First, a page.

Avanguardia – meaning ‘vanguard’ in English – is another concept from Lazzarini Design. The name comes from the yacht’s unique design, which features a control tower high above the rest of the vessel. Not only would this control tower oversee everything happening on the yacht, it gives Avanguardia the appearance of a giant swan – and would be able to detach, becoming a 50 ft day boat.
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While cruising, the control tower can adjust its position and lower into the middle of the superyacht’s body. With the control tower lowered, Avanguardia reaches an impressive length of 515 ft and has a cruising speed of around 18 knots. The yacht has been designed to comfortably support 24 guests and 22 crew but has space for up to 60 passengers across its five main decks. Anyone willing to make Avanguardia a reality would have to invest $500 million for its construction.
Codecasa JET 2020
Various sections of the Codecasa JET 2020 borrow from aviation design / ©Codecasa
Italian shipyard Codecasa has created a one-of-a-kind superyacht concept with the unveiling of their Codecasa JET 2020 – an idea that has been heavily inspired by the aviation industry and aims to “break the mold of the typical lines” found in yacht design. At 230 ft, if built, Codecasa JET 2020 would become the flagship yacht of Codecasa Shipyards.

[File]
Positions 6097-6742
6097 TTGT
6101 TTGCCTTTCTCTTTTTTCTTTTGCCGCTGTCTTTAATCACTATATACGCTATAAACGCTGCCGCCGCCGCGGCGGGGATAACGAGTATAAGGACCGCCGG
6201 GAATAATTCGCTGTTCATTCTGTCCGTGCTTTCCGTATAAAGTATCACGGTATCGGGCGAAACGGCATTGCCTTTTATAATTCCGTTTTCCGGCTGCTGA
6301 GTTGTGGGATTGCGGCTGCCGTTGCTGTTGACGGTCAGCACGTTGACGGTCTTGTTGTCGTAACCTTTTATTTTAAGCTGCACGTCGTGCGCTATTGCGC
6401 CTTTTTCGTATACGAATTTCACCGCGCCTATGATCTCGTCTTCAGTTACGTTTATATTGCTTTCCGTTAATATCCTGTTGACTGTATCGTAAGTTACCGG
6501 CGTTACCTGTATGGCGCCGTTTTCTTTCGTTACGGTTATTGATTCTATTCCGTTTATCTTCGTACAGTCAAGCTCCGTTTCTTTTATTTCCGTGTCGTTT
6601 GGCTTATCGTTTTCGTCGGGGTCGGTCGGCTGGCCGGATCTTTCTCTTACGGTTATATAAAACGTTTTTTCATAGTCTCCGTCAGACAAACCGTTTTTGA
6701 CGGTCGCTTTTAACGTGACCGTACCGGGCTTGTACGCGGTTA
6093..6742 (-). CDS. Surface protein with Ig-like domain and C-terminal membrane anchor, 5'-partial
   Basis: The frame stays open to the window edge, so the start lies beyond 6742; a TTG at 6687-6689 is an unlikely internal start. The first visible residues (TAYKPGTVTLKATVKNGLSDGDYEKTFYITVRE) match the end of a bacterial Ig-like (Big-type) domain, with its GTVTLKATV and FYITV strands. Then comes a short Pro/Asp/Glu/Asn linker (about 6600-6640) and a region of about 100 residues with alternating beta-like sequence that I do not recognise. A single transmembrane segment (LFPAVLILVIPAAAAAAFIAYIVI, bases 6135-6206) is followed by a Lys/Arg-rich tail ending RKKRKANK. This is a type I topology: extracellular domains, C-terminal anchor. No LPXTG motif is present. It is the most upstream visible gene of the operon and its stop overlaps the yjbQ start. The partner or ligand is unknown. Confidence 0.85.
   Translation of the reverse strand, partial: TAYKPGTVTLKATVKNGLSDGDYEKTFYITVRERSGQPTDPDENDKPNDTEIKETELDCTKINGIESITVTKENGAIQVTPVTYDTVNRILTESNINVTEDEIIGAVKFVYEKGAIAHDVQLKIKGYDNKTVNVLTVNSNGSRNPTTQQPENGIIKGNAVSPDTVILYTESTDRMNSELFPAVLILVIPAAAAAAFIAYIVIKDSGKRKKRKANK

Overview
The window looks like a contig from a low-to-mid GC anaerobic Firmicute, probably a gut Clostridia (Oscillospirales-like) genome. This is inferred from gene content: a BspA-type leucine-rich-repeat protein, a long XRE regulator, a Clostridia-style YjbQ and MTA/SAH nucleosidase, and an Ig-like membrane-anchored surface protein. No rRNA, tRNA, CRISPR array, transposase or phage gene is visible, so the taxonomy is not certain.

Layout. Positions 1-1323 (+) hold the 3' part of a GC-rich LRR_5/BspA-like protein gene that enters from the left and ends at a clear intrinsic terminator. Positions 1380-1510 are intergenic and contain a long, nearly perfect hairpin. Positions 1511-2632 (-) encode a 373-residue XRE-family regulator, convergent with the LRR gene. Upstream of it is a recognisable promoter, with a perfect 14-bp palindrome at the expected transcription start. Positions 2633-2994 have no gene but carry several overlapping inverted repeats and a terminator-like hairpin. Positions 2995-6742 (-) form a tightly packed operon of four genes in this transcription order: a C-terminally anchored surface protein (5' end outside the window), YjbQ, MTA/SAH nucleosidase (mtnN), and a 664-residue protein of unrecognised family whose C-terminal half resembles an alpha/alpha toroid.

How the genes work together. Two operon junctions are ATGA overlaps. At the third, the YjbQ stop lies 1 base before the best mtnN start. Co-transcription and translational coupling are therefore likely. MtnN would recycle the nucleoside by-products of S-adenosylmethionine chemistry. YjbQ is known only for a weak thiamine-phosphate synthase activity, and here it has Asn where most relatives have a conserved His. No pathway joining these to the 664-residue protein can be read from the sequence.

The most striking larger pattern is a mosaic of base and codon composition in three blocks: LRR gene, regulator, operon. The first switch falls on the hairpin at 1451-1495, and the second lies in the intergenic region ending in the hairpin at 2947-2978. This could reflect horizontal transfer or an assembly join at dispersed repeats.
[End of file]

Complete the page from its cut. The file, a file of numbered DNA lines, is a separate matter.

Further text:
Various sections of the Codecasa JET 2020 borrow from aviation design, from the cockpit-shaped bow to the air inlets reminiscent of jet engines, as well as the aft, which features a sun deck evocative of the tail of an aircraft. There would be a total of five cabins onboard for guests, including an owner’s suite on the main deck; it has also been designed to feature a sky lounge, dining room, covered gymnasium and a sunken swimming pool.
SY Project Origami
Project Origami takes its inspiration from traditional Asian junks / ©George Lucian
Another concept from Monaco-based George Lucian, this design for a sailing yacht has to feature on any list of the best superyacht concepts in the world. Called Project Origami, the concept takes its inspiration from traditional Asian junks and – as its name suggests – the paper folding art form of Origami. The sailing yacht would be an impressive size, coming in at just over 320 ft.
The yacht would feature ‘folding surfaces’ on its hull that would have dual purposes; for example, one part of the hull would fold out, opening up completely to create a helicopter pad. Project Origami would also feature several sails divided into sections, which would act as solar panels and generate electricity to allow the yacht to reduce its environmental footprint. Lucian admits that Project Origami would be a challenge for any yacht builder, as he didn’t “work with a sailing specialist” when creating the idea.